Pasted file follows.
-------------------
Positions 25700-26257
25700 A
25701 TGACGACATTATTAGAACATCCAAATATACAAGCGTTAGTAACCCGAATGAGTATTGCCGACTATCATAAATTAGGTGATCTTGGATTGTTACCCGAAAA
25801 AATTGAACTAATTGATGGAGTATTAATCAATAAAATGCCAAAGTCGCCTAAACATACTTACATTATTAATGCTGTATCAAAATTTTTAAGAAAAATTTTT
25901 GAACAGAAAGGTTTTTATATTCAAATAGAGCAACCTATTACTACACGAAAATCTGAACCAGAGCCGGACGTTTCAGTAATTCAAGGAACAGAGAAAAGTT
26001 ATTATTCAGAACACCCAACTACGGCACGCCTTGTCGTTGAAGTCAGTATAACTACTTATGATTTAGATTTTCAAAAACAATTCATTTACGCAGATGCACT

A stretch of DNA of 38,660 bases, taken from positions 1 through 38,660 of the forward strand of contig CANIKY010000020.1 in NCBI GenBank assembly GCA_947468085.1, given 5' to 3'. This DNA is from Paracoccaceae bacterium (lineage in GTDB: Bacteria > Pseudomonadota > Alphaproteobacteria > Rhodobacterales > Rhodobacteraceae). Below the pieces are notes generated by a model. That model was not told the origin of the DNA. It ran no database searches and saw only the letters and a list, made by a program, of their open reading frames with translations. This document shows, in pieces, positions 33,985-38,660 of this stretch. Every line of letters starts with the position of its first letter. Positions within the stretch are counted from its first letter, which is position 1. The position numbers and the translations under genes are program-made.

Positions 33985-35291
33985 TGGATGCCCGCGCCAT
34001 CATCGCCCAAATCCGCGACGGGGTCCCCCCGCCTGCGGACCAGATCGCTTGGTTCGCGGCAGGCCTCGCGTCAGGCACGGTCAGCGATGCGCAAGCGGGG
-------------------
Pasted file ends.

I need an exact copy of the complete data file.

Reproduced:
Positions 25700-26257
25700 A
25701 TGACGACATTATTAGAACATCCAAATATACAAGCGTTAGTAACCCGAATGAGTATTGCCGACTATCATAAATTAGGTGATCTTGGATTGTTACCCGAAAA
25801 AATTGAACTAATTGATGGAGTATTAATCAATAAAATGCCAAAGTCGCCTAAACATACTTACATTATTAATGCTGTATCAAAATTTTTAAGAAAAATTTTT
25901 GAACAGAAAGGTTTTTATATTCAAATAGAGCAACCTATTACTACACGAAAATCTGAACCAGAGCCGGACGTTTCAGTAATTCAAGGAACAGAGAAAAGTT
26001 ATTATTCAGAACACCCAACTACGGCACGCCTTGTCGTTGAAGTCAGTATAACTACTTATGATTTAGATTTTCAAAAACAATTCATTTACGCAGATGCACT

A stretch of DNA of 38,660 bases, taken from positions 1 through 38,660 of the forward strand of contig CANIKY010000020.1 in NCBI GenBank assembly GCA_947468085.1, given 5' to 3'. This DNA is from Paracoccaceae bacterium (lineage in GTDB: Bacteria > Pseudomonadota > Alphaproteobacteria > Rhodobacterales > Rhodobacteraceae). Below the pieces are notes generated by a model. That model was not told the origin of the DNA. It ran no database searches and saw only the letters and a list, made by a program, of their open reading frames with translations. This document shows, in pieces, positions 33,985-38,660 of this stretch. Every line of letters starts with the position of its first letter. Positions within the stretch are counted from its first letter, which is position 1. The position numbers and the translations under genes are program-made.

Positions 33985-35291
33985 TGGATGCCCGCGCCAT
34001 CATCGCCCAAATCCGCGACGGGGTCCCCCCGCCTGCGGACCAGATCGCTTGGTTCGCGGCAGGCCTCGCGTCAGGCACGGTCAGCGATGCGCAAGCGGGG